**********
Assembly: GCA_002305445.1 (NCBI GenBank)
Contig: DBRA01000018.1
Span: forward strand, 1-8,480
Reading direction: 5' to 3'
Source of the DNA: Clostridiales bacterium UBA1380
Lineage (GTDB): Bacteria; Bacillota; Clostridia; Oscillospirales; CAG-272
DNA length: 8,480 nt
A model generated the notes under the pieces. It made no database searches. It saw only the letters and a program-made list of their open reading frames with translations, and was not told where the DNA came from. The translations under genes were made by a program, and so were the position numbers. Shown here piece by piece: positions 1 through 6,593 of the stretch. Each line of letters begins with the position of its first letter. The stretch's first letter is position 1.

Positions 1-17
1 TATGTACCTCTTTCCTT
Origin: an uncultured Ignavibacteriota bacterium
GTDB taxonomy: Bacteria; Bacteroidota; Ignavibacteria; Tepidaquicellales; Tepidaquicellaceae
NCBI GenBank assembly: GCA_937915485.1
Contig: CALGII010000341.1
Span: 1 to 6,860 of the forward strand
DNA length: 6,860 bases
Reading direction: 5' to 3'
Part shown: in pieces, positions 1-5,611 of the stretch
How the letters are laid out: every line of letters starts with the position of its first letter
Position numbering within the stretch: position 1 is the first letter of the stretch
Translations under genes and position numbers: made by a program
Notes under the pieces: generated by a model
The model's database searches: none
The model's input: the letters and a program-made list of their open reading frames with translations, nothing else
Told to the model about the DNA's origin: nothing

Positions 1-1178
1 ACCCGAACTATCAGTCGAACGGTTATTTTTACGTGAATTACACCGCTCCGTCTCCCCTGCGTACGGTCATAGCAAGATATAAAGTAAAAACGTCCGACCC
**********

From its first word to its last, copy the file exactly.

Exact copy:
Assembly: GCA_002305445.1 (NCBI GenBank)
Contig: DBRA01000018.1
Span: forward strand, 1-8,480
Reading direction: 5' to 3'
Source of the DNA: Clostridiales bacterium UBA1380
Lineage (GTDB): Bacteria; Bacillota; Clostridia; Oscillospirales; CAG-272
DNA length: 8,480 nt
A model generated the notes under the pieces. It made no database searches. It saw only the letters and a program-made list of their open reading frames with translations, and was not told where the DNA came from. The translations under genes were made by a program, and so were the position numbers. Shown here piece by piece: positions 1 through 6,593 of the stretch. Each line of letters begins with the position of its first letter. The stretch's first letter is position 1.

Positions 1-17
1 TATGTACCTCTTTCCTT
Origin: an uncultured Ignavibacteriota bacterium
GTDB taxonomy: Bacteria; Bacteroidota; Ignavibacteria; Tepidaquicellales; Tepidaquicellaceae
NCBI GenBank assembly: GCA_937915485.1
Contig: CALGII010000341.1
Span: 1 to 6,860 of the forward strand
DNA length: 6,860 bases
Reading direction: 5' to 3'
Part shown: in pieces, positions 1-5,611 of the stretch
How the letters are laid out: every line of letters starts with the position of its first letter
Position numbering within the stretch: position 1 is the first letter of the stretch
Translations under genes and position numbers: made by a program
Notes under the pieces: generated by a model
The model's database searches: none
The model's input: the letters and a program-made list of their open reading frames with translations, nothing else
Told to the model about the DNA's origin: nothing

Positions 1-1178
1 ACCCGAACTATCAGTCGAACGGTTATTTTTACGTGAATTACACCGCTCCGTCTCCCCTGCGTACGGTCATAGCAAGATATAAAGTAAAAACGTCCGACCC